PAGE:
A leap year is a year that does not have 365 days like a normal year, but 366 days. The additional day ("leap day") is the 29th of February. A leap year occurs only every four years (for exceptions see below).

The current year (2020) is a leap year. 2020 Calendar. The next leap year is 2024. The previous leap year was 2016.

A tropical year (also called a solar year) is the time it takes for the earth to circle around the sun. This period is not exactly 365 days long, but 365.2422 days (365 days and a little less than 6 hours). By inserting a leap year, the calendar year is extended at regular intervals and thus synchronized with the tropical year. Without leap years, the calendar year and the seasons would slowly diverge.

In the Roman calendar, the month *Februarius* (which gave the name to today's month of February) was originally at 12th, and thus last, position at the end of the year, and was therefore the month to which a leap day was added (see Februarius and Julian Calendar on Wikipedia).

To align the tropical year of about 365.25 days in length with the 365-day calendar year, an extra day is added every four years. However, since the tropical year is slightly shorter than 365.25 days, a leap year is occasionally omitted. This is the case for years which are smoothly divisible by **100** (e.g., 1900 and 2100). However, there is an exception: years that are smoothly divisible by **400** (eg. 1600, 2000, and 2400) *are* leap years. Therefore three times in 400 years a leap year is omitted.

As a result of these adjustments, the average calendar year is 365.2425 days, so the deviations add up to just about one day in 3200 years.

On Wikipedia you will find further, very detailed information on the exact length of the tropical year and on the calculation of leap years.

For readers with interest and knowledge of programming here is the calculation of a leap year in pseudocode:

**if** year modulo* 400 is 0 **then** *is* a leap year

**else if** year modulo 100 is 0 **then** is *not* a leap year

**else if** year modulo 4 is 0 **then** *is* a leap year

**else** is *not* a leap year

(**modulo*: remainder of the division n divided by m, e.g. 2000 modulo 400 = 0)

As a result of these adjustments, the average calendar year is 365.2425 days, so the deviations add up to just about one day in 3200 years.

On Wikipedia you will find further, very detailed information on the exact length of the tropical year and on the calculation of leap years.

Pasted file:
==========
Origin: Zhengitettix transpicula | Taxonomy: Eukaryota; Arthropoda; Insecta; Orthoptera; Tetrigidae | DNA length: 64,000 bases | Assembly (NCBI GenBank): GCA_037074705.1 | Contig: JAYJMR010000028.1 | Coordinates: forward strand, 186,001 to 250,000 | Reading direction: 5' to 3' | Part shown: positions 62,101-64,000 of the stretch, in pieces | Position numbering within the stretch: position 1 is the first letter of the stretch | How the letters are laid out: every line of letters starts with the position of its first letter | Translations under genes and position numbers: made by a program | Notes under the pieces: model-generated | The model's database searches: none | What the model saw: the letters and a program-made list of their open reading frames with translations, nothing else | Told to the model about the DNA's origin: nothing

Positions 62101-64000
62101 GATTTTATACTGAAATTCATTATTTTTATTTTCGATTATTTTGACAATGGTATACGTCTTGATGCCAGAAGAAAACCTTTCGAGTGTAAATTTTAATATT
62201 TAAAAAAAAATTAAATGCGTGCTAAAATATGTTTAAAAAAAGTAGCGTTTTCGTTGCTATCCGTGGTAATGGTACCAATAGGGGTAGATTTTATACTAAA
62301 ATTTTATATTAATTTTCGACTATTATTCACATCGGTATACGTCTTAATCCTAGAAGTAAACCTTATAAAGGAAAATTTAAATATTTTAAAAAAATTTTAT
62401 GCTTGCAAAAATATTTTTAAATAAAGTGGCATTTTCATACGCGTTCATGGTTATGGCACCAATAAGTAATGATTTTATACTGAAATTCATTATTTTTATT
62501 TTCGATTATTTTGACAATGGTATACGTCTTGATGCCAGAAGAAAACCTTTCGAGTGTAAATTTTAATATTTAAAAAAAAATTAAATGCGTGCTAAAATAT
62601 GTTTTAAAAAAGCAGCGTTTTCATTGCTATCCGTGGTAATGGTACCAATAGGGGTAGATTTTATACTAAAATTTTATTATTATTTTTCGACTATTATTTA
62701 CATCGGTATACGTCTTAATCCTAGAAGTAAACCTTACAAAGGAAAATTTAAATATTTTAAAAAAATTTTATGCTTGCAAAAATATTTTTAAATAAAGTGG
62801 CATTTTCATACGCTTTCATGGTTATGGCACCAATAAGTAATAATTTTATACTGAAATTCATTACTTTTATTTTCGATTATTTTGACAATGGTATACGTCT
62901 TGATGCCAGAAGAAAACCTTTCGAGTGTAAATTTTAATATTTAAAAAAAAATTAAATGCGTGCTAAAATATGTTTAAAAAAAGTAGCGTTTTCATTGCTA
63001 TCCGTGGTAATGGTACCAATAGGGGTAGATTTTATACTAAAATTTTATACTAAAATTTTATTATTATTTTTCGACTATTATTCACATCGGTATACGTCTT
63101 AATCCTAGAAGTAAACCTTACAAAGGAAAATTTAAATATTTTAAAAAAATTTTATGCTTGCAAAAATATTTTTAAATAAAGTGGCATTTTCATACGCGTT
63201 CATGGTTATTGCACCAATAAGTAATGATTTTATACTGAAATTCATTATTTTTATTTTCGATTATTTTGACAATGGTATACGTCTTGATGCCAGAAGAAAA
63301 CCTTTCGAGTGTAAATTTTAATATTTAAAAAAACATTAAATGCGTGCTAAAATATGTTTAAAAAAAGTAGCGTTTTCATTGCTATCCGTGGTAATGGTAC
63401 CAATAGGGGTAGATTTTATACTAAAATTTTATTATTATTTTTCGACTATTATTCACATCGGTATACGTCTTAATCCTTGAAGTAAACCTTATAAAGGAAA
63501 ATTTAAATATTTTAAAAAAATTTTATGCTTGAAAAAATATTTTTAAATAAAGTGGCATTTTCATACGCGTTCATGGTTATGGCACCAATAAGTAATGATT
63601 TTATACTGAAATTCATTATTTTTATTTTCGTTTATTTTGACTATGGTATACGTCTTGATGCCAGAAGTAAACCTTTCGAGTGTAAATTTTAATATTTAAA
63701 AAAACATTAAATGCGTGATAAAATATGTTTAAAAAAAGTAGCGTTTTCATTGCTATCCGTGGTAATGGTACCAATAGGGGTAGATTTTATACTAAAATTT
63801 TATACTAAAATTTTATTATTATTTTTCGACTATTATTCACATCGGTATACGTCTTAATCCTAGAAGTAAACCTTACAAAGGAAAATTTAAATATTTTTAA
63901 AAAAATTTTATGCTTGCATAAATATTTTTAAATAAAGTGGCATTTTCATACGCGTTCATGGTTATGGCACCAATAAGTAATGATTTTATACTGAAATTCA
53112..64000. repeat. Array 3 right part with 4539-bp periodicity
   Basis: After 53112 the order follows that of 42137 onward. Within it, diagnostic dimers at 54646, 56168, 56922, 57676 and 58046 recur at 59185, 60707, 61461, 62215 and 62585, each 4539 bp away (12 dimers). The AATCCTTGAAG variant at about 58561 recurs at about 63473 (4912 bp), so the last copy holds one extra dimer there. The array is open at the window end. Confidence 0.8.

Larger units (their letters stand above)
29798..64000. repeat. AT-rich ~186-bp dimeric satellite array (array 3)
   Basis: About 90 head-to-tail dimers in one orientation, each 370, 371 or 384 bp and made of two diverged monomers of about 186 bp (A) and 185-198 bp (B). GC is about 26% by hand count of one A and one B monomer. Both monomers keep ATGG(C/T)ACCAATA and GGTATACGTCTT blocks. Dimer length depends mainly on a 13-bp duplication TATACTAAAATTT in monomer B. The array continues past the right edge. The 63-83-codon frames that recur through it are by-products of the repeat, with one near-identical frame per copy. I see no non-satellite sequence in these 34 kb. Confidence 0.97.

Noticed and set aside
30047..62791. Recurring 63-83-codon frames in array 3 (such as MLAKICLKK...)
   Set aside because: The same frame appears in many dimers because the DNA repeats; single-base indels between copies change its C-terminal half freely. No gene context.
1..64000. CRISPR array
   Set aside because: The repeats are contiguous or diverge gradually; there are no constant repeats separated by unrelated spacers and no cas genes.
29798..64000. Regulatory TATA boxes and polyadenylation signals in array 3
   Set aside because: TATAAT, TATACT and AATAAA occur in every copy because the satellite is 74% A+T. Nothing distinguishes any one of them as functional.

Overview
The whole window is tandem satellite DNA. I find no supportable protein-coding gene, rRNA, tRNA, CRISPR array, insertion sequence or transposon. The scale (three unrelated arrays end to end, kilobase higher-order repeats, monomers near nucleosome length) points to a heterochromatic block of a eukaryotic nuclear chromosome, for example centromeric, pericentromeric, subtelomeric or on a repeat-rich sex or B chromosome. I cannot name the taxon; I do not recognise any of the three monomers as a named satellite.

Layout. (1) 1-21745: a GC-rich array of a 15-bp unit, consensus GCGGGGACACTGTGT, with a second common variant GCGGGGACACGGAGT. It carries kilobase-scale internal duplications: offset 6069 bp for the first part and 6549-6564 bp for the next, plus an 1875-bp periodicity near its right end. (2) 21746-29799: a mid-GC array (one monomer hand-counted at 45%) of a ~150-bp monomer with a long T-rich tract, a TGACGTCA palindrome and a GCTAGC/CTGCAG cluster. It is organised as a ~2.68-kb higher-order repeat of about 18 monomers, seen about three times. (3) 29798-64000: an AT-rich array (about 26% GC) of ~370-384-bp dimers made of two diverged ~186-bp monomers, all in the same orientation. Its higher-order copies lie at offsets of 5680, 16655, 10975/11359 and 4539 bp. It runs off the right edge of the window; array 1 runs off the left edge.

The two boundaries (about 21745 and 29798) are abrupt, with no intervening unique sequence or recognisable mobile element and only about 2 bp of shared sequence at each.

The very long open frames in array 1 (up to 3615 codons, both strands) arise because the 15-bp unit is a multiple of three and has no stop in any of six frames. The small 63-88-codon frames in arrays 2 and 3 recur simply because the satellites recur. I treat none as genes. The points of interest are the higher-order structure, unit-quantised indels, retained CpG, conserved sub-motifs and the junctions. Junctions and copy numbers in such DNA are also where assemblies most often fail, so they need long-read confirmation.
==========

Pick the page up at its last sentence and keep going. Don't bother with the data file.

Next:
For readers with interest and knowledge of programming here is the calculation of a leap year in pseudocode:

(*

16001604 1608 1612 1616 1620 1624 1628 1632 1636 1640 1644 1648 1652 1656 1660 1664 1668 1672 1676 1680 1684 1688 1692 1696 |
1704 1708 1712 1716 1720 1724 1728 1732 1736 1740 1744 1748 1752 1756 1760 1764 1768 1772 1776 1780 1784 1788 1792 1796 |
1804 1808 1812 1816 1820 1824 1828 1832 1836 1840 1844 1848 1852 1856 1860 1864 1868 1872 1876 1880 1884 1888 1892 1896 |
1904 1908 1912 1916 1920 1924 1928 1932 1936 1940 1944 1948 1952 1956 1960 1964 1968 1972 1976 1980 1984 1988 1992 1996 |
20002004 2008 2012 2016 2020 2024 2028 2032 2036 2040 2044 2048 2052 2056 2060 2064 2068 2072 2076 2080 2084 2088 2092 2096 |
2104 2108 2112 2116 2120 2124 2128 2132 2136 2140 2144 2148 2152 2156 2160 2164 2168 2172 2176 2180 2184 2188 2192 2196 |
2204 2208 2212 2216 2220 2224 2228 2232 2236 2240 2244 2248 2252 2256 2260 2264 2268 2272 2276 2280 2284 2288 2292 2296 |
2304 2308 2312 2316 2320 2324 2328 2332 2336 2340 2344 2348 2352 2356 2360 2364 2368 2372 2376 2380 2384 2388 2392 2396 |
2400 |

The following graph illustrates the annual shift of the summer solstice between 1750 and 2250 due to the leap year adjustment every four years and the leap year rules for years divisible by 100 and 400 years. The X axis (at the bottom, horizontal) shows the year numbers, the Y axis (left side, vertical) shows the date of the summer solstice in June (20th to 23rd).

Annual shift of the summer solstice between 1750 and 2250 caused by the leap year adjustment every four years. Graph: Wikimedia creative commons

On Wikipedia you'll find detailed information on leap years, the Gregorian calendar, which is the basis of our current calendar and which sets the rules for leap years as described above, and its predecessor, the Julian Calendar.

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